Frutta Gallery — Rome, Italy
Understanding Tradition Without Hesitating to Break It
Italy’s capital city of Rome has been a hub for the arts for a long, long time but what’s so interesting though, is the constant rotation and evolvement it has, and continues, to go through. Though it’s an ancient city, it refuses to stagnate and this energy is highly palpable is in its art world as well. Museums, private foundations and galleries all provide a rich context within the city and the privately owned, commercial galleries further that horizon. Scottish-born art dealer James Gardner opened his Frutta gallery in Rome in 2012, and over these six years he’s seen a continuous movement of people. What he enjoys so much about his chosen home is the room to create but remain playful whilst doing so. “In April of this year we showed a project called “Ortica” in the gallery. It was an exhibition for which we built a coffee shop that served specialty coffee (which is quite rare in Rome) and plants. We found we were able to create a discourse around things that are important within Rome — coffee and art, but we were able to reposition them together in a meaningful way. There is room to be playful with things like this in Rome. To break with traditions. Increasingly, we deal with more local collectors who come from other creative industries such as chefs, fashion designers, and architects and more”. This melting pot of cultures and industries is exactly what gives Rome its unique vibe.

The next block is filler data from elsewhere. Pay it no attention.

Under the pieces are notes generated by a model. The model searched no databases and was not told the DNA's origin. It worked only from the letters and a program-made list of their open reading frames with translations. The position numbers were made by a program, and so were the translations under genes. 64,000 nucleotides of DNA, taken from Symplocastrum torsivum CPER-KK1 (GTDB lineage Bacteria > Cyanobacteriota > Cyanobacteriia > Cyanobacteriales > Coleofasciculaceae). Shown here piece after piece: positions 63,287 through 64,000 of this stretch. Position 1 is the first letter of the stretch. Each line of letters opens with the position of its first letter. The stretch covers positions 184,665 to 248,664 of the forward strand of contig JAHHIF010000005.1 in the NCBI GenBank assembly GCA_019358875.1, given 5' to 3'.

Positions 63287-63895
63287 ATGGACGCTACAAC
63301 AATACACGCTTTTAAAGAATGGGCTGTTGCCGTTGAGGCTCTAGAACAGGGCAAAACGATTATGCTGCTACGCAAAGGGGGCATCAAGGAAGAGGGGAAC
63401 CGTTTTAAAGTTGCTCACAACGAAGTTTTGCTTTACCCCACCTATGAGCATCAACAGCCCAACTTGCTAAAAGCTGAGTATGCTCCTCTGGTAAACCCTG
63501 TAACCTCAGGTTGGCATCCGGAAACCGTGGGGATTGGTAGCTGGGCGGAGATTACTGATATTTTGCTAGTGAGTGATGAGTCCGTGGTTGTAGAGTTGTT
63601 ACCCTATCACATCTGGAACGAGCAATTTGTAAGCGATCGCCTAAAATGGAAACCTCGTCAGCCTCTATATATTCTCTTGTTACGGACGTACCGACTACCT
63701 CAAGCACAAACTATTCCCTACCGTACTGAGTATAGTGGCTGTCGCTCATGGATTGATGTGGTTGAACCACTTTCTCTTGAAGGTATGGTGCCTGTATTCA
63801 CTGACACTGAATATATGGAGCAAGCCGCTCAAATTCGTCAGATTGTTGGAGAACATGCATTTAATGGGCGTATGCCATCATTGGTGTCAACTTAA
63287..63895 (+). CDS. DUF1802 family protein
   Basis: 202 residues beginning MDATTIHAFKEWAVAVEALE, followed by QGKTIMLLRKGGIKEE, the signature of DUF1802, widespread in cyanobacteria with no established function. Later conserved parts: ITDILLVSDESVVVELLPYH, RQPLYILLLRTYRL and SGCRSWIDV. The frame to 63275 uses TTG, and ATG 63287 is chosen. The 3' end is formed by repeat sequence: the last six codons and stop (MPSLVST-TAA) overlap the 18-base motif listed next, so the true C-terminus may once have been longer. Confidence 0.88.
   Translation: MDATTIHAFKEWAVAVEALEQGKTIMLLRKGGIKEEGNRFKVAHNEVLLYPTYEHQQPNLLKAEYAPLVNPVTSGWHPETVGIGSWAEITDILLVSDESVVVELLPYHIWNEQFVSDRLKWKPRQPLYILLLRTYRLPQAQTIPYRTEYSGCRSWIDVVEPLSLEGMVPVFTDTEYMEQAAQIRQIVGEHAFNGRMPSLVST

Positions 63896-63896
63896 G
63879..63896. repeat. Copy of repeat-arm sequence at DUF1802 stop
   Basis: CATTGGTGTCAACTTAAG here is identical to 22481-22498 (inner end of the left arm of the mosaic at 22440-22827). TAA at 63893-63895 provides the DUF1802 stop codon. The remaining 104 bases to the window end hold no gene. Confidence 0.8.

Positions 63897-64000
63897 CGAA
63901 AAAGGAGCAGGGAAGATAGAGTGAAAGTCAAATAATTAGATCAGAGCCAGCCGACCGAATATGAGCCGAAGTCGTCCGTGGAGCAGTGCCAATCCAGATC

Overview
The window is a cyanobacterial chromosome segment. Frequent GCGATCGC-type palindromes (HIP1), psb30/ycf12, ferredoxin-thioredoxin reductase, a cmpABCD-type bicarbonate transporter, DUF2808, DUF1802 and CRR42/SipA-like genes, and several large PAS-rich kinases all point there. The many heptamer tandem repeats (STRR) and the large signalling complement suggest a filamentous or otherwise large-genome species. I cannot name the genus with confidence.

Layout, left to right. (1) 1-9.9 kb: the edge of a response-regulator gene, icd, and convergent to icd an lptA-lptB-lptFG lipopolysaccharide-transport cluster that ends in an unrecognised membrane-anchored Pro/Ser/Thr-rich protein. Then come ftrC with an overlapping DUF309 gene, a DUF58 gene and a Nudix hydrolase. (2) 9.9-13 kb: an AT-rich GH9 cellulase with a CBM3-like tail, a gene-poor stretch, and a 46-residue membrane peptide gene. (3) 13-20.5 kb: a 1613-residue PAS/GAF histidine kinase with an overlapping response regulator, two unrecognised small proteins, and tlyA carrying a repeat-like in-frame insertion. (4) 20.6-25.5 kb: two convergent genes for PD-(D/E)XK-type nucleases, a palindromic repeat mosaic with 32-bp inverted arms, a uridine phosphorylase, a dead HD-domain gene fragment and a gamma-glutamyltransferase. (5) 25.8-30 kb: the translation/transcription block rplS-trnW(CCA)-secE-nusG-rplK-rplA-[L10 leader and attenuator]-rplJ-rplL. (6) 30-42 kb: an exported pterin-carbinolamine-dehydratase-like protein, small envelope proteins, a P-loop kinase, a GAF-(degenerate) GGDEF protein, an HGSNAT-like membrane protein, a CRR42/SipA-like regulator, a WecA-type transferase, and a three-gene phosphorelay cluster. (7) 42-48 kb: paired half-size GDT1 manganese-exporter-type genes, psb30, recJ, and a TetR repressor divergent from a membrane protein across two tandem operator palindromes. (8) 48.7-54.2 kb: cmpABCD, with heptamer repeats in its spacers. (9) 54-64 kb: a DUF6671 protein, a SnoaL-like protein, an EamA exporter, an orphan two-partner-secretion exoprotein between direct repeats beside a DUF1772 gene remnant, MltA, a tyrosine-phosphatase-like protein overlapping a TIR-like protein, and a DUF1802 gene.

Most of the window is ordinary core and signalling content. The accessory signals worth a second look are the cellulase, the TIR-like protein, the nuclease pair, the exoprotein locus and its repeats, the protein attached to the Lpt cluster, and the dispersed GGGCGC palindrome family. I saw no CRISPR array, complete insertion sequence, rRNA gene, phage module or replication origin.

When choosing artist for Frutta, James relies on his initial reaction to the work. “It’s impulsive and personal. What many of our artists share is the ability to utilize irony and humor within the work, or that they have an irreverent approach to materials. A simultaneous understanding and disregard for tradition”. At just twenty-four James opened the gallery and he believes that his naivety and curiosity helped him along the way. “Not having experience in other galleries means you have to learn by doing and making mistakes, but that is a meaningful process”. Perhaps that’s why Rome, and later on Glasgow (where Frutta’s second dependence is located) was such a great choice for the art dealer. “The beauty of Rome lies in its individuality. The unique layering of culture and history provide a rich platform in which to show and discuss contemporary art. Rome and Glasgow are somewhat on the geographical edge of Europe, that is they almost parenthesize Central Europe and in that sense their independence makes them interesting. They are linked via the openness to exchange ideas and their welcoming ethos. Both are cities, which have a constant influx of artists yet the frames in which they provide to view art works and for artists themselves to produce work is very different”.
For the coming years, James plans on continuing his gallery program in both Rome and Glasgow. In September there will be a solo show by France-Lise McGurn in Glasgow and a solo by Holly Hendry in Rome. He feels lucky to be able to travel between two cities he enjoys spending time in, and showing the artists this as well. “All artists love to come to Rome, they become seduced, like myself, by it. Similarly, all of the artists that I work with know of Glasgow and are incredibly curious about the scene. Hardly any of the artists represented by us have ever shown in Glasgow. The one thing that is important for me as a gallery, is to always be reactive to our artists”.
Liv Fleischhacker is a freelance writer based in Berlin. Her favorite topics include art, design and food.